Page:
If I had a function $\widehat f(s)$ how would I know if there exists a function $f(t)$ so that the laplace transform of $f$ is $\widehat f$?

From looking at the formula for finding the laplace transform $$\widehat f(s) = \int_o^\infty e^{-st}f(t)dt$$ it seems that $\widehat f$ must be a non-increasing function since as $s$ increases the integrand approaches $0$ would this be correct?

However I have found that $$\mathcal{L}^{-1}\{s\}=\delta'(t)$$ even though $s$ is increasing. Although I am not quite sure what the derivative of the dirac delta function means since the dirac delta function not exactly a function and is called a 'generalised function'?

Are there any conditions on $\widehat f$ would prevent it from having an inverse laplace transform?

  • $\begingroup$ Do you want the inverse transform to exist in the "usual sense" as a function? Or do you want to the inverse to exist in the sense of distribution theory? How much distribution theory do you know? $\endgroup$ – mrf Sep 10 '15 at 11:27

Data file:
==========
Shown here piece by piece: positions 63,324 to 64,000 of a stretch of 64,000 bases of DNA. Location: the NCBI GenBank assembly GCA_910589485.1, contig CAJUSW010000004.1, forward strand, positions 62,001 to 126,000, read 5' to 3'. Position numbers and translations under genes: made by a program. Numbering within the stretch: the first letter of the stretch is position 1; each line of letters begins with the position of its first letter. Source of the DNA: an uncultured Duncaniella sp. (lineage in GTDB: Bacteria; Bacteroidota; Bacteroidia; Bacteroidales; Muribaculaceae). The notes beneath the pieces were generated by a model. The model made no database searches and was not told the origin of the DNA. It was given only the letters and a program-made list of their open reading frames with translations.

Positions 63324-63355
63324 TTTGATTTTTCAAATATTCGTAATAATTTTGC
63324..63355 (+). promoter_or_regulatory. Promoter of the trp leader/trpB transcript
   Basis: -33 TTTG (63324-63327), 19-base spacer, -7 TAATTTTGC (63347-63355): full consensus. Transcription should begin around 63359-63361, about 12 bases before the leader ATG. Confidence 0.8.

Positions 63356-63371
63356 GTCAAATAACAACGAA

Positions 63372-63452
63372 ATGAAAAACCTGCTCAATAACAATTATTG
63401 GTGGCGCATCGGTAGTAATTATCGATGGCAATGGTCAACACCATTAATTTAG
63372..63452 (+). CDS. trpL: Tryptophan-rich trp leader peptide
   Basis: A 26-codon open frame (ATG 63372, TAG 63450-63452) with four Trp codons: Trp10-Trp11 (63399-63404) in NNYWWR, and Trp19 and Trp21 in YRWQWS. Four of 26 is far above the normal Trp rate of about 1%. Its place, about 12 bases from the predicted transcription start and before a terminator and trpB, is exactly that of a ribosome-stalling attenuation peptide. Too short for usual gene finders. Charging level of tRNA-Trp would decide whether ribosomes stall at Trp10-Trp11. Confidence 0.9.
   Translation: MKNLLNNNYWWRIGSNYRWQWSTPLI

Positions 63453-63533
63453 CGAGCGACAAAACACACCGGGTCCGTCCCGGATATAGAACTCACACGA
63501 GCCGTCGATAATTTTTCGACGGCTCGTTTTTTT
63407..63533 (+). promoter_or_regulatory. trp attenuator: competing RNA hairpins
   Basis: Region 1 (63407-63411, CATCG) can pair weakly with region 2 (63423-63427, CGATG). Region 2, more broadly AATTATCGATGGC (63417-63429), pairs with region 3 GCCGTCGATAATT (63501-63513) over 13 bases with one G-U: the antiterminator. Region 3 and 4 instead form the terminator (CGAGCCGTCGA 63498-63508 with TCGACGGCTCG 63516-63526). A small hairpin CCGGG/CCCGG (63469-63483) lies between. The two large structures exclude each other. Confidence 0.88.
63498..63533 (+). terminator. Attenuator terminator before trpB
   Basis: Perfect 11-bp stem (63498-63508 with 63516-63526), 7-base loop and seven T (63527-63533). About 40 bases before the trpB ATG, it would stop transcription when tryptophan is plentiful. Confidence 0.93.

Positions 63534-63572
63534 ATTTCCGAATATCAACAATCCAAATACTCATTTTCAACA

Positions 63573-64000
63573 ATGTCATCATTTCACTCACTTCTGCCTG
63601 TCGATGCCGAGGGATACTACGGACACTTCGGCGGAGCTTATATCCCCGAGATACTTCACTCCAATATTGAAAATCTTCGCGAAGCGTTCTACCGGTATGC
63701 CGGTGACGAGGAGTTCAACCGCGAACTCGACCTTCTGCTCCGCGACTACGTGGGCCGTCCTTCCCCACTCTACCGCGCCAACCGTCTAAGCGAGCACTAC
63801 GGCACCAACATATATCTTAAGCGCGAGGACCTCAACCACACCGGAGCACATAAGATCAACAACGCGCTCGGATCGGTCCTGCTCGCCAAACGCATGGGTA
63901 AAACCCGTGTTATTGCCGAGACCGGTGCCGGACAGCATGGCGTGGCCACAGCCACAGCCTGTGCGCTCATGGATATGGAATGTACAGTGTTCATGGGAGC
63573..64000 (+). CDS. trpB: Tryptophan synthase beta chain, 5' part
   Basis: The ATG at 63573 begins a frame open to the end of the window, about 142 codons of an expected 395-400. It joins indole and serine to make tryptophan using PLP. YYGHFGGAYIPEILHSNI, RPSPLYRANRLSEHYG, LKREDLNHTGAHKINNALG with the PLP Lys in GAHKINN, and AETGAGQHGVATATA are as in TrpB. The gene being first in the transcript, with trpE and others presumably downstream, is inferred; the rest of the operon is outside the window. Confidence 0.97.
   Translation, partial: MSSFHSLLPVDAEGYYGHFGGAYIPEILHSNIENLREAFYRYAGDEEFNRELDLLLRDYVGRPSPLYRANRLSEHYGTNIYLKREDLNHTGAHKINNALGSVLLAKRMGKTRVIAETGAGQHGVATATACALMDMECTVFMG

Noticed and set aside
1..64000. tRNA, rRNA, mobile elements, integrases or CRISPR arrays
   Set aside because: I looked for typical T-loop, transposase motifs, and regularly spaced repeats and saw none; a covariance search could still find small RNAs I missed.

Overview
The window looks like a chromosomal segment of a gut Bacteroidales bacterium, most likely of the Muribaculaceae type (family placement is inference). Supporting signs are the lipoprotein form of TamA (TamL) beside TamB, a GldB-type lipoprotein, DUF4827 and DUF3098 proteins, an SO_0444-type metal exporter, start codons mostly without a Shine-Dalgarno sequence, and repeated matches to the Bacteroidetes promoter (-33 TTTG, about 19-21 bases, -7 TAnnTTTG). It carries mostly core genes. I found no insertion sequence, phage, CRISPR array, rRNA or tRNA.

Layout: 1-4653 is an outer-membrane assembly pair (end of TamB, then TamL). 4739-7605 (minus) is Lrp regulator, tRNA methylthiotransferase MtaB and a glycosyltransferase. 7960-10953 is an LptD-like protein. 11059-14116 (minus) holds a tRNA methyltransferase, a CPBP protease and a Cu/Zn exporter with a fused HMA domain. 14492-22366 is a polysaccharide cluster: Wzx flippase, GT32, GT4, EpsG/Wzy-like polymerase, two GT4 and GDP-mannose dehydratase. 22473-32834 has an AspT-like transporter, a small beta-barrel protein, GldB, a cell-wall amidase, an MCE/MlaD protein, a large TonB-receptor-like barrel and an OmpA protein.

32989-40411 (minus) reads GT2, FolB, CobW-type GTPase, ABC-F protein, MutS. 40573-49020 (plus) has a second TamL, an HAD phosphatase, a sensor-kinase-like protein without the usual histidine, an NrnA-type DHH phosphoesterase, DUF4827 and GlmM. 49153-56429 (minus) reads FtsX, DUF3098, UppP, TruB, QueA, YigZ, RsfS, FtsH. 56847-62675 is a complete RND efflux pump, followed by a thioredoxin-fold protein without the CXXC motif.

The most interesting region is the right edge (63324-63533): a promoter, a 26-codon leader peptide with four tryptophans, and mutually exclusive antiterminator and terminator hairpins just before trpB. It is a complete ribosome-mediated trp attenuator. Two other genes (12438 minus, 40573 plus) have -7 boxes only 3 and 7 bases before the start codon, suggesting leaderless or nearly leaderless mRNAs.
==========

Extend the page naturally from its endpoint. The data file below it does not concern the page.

• $\begingroup$ Probably the usual sense.. No idea what distribution theory is. $\endgroup$ – user3128875 Sep 10 '15 at 11:41

Maybe it helps to consider the complex Laplace transform. Thus $$ \hat{f}(z)=\int_{0}^{\infty }dt\exp [izt]f(t),\;{Im}z>0 $$ This object will exist for $f(t)$ absolutely integrable or square integrable. Now put $z=\omega +i\delta $. Then ($\theta (t)$ is the Heaviside step function) $$ \hat{f}(\omega +i\delta )=\int_{0}^{\infty }dt\exp [i(\omega +i\delta )t]f(t)=\int_{-\infty }^{+\infty }dt\theta (t)\exp [-\delta t]f(t)\exp [i\omega t] $$ so it is the Fourier transform of $\theta (t)\exp [-\delta t]f(t)$ and% \begin{eqnarray*} \theta (t)\exp [-\delta t]f(t) &=&\frac{1}{2\pi }\int_{-\infty }^{+\infty }d\omega \exp [-i\omega t]\hat{f}(\omega +i\delta ) \\ f(t) &=&\frac{1}{2\pi }\int_{-\infty }^{+\infty }d\omega \exp [-i(\omega +i\delta )t]\hat{f}(\omega +i\delta ),\;t>0 \end{eqnarray*} In the literature the integral is usually given in terms of a straight integration path parallel to the real axis. You see that in your case $% s=\delta $ but $\omega $ vanishes. What you need is a requirement about the analytic continuation in a strip including the real axis.

Your special case requires an extension of the theory of Fourier transforms to distributions. But that is a different story.


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